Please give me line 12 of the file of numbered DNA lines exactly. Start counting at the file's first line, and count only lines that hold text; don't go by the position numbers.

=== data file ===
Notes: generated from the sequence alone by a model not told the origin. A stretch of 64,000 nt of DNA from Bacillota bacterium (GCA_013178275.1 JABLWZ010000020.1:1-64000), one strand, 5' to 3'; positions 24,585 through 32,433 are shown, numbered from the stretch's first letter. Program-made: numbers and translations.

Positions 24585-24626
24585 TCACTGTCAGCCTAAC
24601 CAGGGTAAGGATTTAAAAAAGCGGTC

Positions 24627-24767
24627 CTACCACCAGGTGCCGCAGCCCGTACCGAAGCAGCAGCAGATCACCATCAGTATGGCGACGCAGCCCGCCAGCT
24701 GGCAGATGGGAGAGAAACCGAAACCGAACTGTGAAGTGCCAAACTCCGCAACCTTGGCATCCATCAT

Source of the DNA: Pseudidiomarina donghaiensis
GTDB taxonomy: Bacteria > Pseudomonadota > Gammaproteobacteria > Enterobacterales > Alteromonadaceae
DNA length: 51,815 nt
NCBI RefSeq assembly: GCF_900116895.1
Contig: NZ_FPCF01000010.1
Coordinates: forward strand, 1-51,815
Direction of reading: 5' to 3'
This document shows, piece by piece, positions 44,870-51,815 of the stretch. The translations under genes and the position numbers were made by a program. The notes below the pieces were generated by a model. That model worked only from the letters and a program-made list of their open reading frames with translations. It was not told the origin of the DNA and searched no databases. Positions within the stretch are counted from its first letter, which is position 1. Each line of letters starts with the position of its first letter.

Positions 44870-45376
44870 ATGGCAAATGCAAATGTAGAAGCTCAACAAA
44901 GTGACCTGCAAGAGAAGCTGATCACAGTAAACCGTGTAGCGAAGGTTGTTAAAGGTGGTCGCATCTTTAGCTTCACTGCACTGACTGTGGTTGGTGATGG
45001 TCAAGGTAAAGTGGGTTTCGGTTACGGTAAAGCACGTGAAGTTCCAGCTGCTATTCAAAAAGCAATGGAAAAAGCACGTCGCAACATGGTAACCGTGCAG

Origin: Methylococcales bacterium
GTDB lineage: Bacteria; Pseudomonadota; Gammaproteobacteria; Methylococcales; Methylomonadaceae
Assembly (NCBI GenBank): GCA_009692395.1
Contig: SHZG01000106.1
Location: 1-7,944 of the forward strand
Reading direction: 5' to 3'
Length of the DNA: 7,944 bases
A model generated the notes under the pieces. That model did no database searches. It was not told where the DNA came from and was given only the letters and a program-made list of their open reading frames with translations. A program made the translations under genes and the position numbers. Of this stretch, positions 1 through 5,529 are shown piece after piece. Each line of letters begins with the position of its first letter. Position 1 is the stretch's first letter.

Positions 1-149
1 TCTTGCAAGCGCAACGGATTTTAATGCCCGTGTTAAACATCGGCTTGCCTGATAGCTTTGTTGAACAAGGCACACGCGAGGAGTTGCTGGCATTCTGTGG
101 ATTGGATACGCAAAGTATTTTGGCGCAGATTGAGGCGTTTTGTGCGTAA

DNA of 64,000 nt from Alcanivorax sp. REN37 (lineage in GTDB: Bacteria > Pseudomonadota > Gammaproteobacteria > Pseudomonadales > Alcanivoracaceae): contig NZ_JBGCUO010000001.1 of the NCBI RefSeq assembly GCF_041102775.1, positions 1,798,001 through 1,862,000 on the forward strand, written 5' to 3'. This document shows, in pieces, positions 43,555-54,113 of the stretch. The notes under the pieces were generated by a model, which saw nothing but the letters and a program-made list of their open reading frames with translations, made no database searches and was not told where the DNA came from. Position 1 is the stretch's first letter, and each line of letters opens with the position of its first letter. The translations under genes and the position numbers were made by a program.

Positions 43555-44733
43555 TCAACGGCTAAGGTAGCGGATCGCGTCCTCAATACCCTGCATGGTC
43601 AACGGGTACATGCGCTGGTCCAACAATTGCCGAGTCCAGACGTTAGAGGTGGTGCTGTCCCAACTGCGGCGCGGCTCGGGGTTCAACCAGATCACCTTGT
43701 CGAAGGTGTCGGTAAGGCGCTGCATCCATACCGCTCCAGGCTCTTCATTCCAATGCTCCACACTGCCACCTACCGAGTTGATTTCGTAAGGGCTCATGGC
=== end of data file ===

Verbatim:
Contig: NZ_FPCF01000010.1